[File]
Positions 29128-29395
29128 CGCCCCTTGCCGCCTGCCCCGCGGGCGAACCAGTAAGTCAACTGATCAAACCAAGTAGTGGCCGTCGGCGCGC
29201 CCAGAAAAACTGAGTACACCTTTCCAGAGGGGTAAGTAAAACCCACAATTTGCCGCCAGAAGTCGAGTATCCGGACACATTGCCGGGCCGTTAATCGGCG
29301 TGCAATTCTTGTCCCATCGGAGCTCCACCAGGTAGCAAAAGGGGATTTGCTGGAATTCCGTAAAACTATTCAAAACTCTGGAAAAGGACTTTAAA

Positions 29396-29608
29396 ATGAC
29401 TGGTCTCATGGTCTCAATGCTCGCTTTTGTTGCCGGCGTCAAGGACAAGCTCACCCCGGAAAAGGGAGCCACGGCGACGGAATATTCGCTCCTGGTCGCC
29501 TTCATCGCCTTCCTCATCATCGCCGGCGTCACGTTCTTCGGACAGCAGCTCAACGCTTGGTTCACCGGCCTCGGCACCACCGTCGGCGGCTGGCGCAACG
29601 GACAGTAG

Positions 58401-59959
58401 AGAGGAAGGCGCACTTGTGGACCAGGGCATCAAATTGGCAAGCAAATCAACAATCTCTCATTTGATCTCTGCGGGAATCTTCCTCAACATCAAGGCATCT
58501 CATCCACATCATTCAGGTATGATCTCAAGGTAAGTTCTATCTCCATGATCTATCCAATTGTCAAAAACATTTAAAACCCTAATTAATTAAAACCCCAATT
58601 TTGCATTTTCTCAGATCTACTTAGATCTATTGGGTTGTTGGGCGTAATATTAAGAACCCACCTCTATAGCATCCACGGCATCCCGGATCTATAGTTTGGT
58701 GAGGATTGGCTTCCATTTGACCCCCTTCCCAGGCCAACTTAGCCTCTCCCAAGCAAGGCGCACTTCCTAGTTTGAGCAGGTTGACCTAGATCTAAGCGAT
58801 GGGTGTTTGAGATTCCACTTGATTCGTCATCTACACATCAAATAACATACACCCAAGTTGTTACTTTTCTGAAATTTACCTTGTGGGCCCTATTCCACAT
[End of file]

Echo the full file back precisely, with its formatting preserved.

Positions 29128-29395
29128 CGCCCCTTGCCGCCTGCCCCGCGGGCGAACCAGTAAGTCAACTGATCAAACCAAGTAGTGGCCGTCGGCGCGC
29201 CCAGAAAAACTGAGTACACCTTTCCAGAGGGGTAAGTAAAACCCACAATTTGCCGCCAGAAGTCGAGTATCCGGACACATTGCCGGGCCGTTAATCGGCG
29301 TGCAATTCTTGTCCCATCGGAGCTCCACCAGGTAGCAAAAGGGGATTTGCTGGAATTCCGTAAAACTATTCAAAACTCTGGAAAAGGACTTTAAA

Positions 29396-29608
29396 ATGAC
29401 TGGTCTCATGGTCTCAATGCTCGCTTTTGTTGCCGGCGTCAAGGACAAGCTCACCCCGGAAAAGGGAGCCACGGCGACGGAATATTCGCTCCTGGTCGCC
29501 TTCATCGCCTTCCTCATCATCGCCGGCGTCACGTTCTTCGGACAGCAGCTCAACGCTTGGTTCACCGGCCTCGGCACCACCGTCGGCGGCTGGCGCAACG
29601 GACAGTAG

Positions 58401-59959
58401 AGAGGAAGGCGCACTTGTGGACCAGGGCATCAAATTGGCAAGCAAATCAACAATCTCTCATTTGATCTCTGCGGGAATCTTCCTCAACATCAAGGCATCT
58501 CATCCACATCATTCAGGTATGATCTCAAGGTAAGTTCTATCTCCATGATCTATCCAATTGTCAAAAACATTTAAAACCCTAATTAATTAAAACCCCAATT
58601 TTGCATTTTCTCAGATCTACTTAGATCTATTGGGTTGTTGGGCGTAATATTAAGAACCCACCTCTATAGCATCCACGGCATCCCGGATCTATAGTTTGGT
58701 GAGGATTGGCTTCCATTTGACCCCCTTCCCAGGCCAACTTAGCCTCTCCCAAGCAAGGCGCACTTCCTAGTTTGAGCAGGTTGACCTAGATCTAAGCGAT
58801 GGGTGTTTGAGATTCCACTTGATTCGTCATCTACACATCAAATAACATACACCCAAGTTGTTACTTTTCTGAAATTTACCTTGTGGGCCCTATTCCACAT